Conclusions: The present study demonstrates that serum IFNα as well as CRP genotype affects the CRP response in SLE patients. Lack of correlation between serum levels of CRP and disease activity could therefore be explained by activation of the type I IFN system and polymorphisms in the CRP gene. © 2014 American College of Rheumatology.

Place, publisher, year, edition, pages
Hoboken, NJ, United States: John Wiley & Sons, 2014. Vol. 66, no 6, 1568-1573 p.
National Category
Medical and Health Sciences
Identifiers
URN: urn:nbn:se:liu:diva-105501DOI: 10.1002/art.38408ISI: 000337366200018PubMedID: 24574329OAI: oai:DiVA.org:liu-105501DiVA: diva2:707759
Available from: 2014-03-25 Created: 2014-03-25 Last updated: 2015-08-31Bibliographically approved
In thesis
1. Biomarkers and mediators in systemic lupus erythematosus: IFNα versus the CRP response, and evaluation of suPAR and anti-dsDNA antibody assays
Open this publication in new window or tab >>Biomarkers and mediators in systemic lupus erythematosus: IFNα versus the CRP response, and evaluation of suPAR and anti-dsDNA antibody assays
2014 (English)Doctoral thesis, comprehensive summary (Other academic)
Abstract [en]

Systemic lupus erythematosus (SLE) is a heterogeneous autoimmune disease which may affect multiple organ systems. Interferon alpha (IFNα) and autoantibodies that form immune complexes with nuclear antigens (ANA) are hallmarks believed to drive the disease into a vicious circle of inflammation, tissue damage, autoantigen exposure and autoantibody production.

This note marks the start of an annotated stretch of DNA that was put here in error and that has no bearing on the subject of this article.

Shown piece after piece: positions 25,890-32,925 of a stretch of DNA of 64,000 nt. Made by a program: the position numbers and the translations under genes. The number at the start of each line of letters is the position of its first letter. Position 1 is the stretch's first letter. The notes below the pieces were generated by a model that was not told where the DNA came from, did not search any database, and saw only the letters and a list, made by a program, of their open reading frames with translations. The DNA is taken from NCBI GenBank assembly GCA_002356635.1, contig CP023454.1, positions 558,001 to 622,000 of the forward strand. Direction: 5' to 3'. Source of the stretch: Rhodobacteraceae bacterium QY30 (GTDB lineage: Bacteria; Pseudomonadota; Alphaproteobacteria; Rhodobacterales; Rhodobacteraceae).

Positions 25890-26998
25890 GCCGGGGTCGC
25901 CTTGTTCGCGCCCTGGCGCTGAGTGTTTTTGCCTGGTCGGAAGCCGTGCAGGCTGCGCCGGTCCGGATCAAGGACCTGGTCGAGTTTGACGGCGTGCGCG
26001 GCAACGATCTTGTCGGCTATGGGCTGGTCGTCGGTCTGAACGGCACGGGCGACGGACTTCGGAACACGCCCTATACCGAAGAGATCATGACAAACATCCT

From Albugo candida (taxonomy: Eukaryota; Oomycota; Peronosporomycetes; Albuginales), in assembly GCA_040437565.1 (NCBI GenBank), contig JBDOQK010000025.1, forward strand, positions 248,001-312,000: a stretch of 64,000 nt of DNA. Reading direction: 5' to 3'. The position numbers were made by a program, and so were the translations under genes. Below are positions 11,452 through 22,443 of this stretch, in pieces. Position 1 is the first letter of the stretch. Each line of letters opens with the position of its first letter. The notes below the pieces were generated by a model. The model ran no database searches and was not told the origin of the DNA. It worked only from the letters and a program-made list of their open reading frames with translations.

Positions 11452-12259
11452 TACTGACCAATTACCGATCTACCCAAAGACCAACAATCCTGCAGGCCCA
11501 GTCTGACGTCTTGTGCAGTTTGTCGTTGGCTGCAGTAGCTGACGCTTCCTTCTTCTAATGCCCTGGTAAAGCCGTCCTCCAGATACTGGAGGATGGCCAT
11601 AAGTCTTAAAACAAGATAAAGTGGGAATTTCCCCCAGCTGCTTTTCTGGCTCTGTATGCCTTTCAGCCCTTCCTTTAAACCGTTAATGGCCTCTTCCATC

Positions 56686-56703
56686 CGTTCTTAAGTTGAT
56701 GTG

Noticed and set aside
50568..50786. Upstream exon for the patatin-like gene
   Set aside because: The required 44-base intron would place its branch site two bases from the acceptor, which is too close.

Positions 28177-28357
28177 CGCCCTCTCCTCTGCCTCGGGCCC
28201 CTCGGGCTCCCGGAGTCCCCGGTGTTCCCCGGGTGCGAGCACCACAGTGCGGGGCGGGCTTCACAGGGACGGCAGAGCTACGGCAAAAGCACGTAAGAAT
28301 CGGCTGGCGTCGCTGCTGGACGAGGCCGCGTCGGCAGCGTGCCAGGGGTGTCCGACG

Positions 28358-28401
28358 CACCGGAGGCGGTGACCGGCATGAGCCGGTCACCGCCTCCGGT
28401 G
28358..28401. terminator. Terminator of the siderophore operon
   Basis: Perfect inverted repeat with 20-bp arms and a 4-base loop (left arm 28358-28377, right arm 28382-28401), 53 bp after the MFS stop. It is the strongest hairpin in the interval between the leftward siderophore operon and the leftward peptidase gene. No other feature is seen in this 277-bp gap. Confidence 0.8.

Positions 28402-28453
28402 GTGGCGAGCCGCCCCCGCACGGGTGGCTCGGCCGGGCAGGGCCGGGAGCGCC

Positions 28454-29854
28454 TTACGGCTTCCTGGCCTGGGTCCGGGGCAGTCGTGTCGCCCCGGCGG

In SLE, the disease course is characterized by episodes of exacerbations alternating with remissions. In order to best treat the patient it is important to closely monitor symptoms and signs of disease activity. Because of the disease heterogeneity, no single biomarker has yet been found to reflect SLE disease activity in general, although antidouble stranded DNA (anti-dsDNA) antibodies sometimes indicate activity, primarily with renal involvement, and constitutes an item of the SLE disease activity score SLEDAI-2K. However, the method of anti-dsDNA measurement is not standardized and therefore varies between different laboratories. In many other inflammatory conditions, such as rheumatoid arthritis and during bacterial infections, the C-reactive protein (CRP) level is a good indicator of ongoing inflammation, but in SLE and during viral infections, CRP commonly fails to reflect the degree of inflammation. Both viral infections and SLE are characterized by IFNα, and we thus aimed to elucidate whether IFNα can inhibit CRP production. Further, four assays for anti-dsDNA antibody measurements were evaluated with regard to SLE disease specificity and activity, and a new potential biomarker of inflammation, the soluble urokinase plasminogen activator receptor (suPAR), was assessed in relation to disease activity and organ damage.